Netflix has announced the commencement of a three-month training programme in story writing and post-production for film and television professionals in Africa.
In a statement made available to The Moment Nigeria, the movie streaming service platform said the training was sub-divided into a three-month training program with 12 African participants and an APost Lab post-production workshop for film and TV professionals.
It added that the three-month training programme would run in partnership with Realness Institute and would be focused on Nigeria, South-Africa and Kenya.
According to the streaming giant, the selection process for the 12 participants commenced in 2020 as over 500 applications were received from candidates across sub-Saharan Africa.
It said the 12 creatives were chosen from Kenya, Nigeria, Mozambique, South Africa and Zimbabwe to participate in the inaugural training, which would run until September 2021.
The statement read in part, “There’s an African humanist philosophy called ‘Ubuntu’, which broadly means, ‘I am, because you are’. This idea that ‘we are, because of others’ aptly captures the essence of Netflix’s approach to its partnership with Africa’s creative industries because, without the existence of our storytellers, our favourite Netflix stories wouldn’t be possible.
“Africa has an amazing pool of talent — both in front and behind the camera — and we are committed to investing in African stories and talent long-term. We also recognise that being part of the creative communities comes with responsibilities, in particular, the need to develop the talent pipeline and give new voices a chance to be heard.”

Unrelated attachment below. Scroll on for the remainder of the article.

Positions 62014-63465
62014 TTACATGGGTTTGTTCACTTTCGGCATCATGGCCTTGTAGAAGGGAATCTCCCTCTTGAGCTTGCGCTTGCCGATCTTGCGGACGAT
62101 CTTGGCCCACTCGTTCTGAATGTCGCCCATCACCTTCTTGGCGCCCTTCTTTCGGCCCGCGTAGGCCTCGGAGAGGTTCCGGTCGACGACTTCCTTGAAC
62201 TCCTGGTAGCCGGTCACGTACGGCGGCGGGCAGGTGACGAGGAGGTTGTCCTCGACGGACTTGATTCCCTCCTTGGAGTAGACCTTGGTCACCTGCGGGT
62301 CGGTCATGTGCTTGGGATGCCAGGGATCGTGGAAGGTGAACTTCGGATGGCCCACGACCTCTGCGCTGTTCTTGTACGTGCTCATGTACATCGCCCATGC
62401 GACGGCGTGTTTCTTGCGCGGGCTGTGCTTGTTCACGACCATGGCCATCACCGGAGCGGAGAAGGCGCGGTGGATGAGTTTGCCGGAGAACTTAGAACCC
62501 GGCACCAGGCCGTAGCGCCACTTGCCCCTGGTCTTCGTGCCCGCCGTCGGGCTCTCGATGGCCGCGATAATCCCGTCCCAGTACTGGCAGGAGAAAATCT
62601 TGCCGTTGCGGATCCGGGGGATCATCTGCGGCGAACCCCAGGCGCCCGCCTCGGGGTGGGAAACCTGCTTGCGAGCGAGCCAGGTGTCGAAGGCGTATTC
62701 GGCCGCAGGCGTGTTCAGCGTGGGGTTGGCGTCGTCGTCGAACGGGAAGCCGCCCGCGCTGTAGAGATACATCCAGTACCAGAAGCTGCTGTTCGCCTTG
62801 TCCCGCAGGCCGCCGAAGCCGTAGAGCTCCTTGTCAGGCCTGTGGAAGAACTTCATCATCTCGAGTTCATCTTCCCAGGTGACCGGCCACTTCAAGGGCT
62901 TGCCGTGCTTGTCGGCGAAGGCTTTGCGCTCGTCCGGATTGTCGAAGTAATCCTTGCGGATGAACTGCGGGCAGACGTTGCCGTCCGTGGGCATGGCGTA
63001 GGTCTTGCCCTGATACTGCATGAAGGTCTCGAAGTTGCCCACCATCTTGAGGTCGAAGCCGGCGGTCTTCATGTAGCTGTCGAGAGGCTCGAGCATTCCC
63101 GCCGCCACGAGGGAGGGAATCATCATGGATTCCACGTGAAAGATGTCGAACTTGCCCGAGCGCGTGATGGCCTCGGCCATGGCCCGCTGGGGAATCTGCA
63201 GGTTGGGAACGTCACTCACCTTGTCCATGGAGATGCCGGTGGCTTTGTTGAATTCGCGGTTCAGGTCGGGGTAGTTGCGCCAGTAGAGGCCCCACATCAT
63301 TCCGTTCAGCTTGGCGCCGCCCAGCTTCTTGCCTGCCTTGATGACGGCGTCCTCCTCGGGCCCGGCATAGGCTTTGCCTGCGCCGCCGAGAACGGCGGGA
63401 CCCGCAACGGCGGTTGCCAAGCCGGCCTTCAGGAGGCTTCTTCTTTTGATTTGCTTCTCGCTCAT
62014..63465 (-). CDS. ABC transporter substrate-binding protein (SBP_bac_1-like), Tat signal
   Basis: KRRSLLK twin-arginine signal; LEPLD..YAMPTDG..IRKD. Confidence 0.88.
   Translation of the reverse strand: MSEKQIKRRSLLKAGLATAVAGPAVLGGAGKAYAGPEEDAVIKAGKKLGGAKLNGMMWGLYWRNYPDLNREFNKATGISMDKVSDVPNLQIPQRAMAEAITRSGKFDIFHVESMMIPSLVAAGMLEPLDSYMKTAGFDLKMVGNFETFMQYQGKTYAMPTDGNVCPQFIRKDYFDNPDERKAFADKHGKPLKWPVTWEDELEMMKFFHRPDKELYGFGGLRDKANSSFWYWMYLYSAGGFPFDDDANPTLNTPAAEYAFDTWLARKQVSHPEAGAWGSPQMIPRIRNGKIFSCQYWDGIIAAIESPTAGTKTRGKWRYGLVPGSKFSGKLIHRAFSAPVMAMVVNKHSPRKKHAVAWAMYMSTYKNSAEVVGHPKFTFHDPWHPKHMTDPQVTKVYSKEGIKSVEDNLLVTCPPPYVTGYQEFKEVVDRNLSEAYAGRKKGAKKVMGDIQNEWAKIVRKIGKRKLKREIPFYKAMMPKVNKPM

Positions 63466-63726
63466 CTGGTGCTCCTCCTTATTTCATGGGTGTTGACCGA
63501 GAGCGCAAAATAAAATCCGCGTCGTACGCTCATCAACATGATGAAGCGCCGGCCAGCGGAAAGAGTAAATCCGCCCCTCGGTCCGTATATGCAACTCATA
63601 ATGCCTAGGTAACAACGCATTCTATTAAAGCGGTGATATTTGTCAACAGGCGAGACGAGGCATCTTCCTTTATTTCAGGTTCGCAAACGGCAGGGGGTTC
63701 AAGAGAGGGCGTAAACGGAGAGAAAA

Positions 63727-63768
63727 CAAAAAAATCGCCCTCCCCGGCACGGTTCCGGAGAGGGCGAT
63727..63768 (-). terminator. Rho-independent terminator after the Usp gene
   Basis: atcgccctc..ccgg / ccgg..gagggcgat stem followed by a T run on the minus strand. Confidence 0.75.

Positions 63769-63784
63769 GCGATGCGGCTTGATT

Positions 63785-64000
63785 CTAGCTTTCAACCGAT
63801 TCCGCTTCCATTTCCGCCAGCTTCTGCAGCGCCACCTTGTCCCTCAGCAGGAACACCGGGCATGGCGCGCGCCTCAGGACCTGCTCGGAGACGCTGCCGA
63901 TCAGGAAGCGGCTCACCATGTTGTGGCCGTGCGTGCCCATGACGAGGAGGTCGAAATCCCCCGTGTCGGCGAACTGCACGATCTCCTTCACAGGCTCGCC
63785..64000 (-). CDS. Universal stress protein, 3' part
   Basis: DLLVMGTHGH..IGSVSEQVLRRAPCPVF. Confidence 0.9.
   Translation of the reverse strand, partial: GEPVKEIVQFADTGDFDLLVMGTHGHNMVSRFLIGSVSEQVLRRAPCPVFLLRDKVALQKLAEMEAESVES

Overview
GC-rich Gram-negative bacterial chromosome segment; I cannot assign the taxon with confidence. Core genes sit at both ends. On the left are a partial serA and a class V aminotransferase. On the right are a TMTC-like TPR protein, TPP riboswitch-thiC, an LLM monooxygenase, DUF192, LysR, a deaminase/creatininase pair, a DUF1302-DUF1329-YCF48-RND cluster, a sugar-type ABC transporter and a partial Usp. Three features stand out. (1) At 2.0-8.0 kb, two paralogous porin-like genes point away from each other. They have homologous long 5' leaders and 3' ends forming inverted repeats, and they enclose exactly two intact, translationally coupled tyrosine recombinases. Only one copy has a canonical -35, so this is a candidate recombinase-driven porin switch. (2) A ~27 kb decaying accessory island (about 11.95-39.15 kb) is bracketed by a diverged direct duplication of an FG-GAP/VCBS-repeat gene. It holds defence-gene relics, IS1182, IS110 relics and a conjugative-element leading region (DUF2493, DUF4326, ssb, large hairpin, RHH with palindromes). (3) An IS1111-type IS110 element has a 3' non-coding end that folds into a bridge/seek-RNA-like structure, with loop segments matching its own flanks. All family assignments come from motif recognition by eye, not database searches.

The streaming giant revealed that the training would be in two phases — the Episodic Lab and the Development Executive Traineeship.
It said for the Episodic Lab, writers were selected based on their story ideas and would develop the concepts alongside expert story consultants and creative producers.
The statement further revealed that writers would also undergo creative training and receive feedback from the Netflix team, adding that at the end of the lab, each writer would have an opportunity to pitch their incubated concept to Netflix to have their series further developed for production.
For the Development Executive Traineeship, Netflix said the training would bolster the technical skills of participants by partnering them with the EPL writers to develop story concepts into quality productions, which would create opportunities for them to work with national film bodies, film commissions, philanthropists, story consultants and critics.
“We want to do more to educate and empower those in the industry, and those hoping to break through. We want to be a good partner for Africa’s creative industries. We are energised and excited by the many opportunities that lie ahead for us to help strengthen the quality of African storytelling and to bring fresh voices to our members in Africa and around the world,” Netlfix said.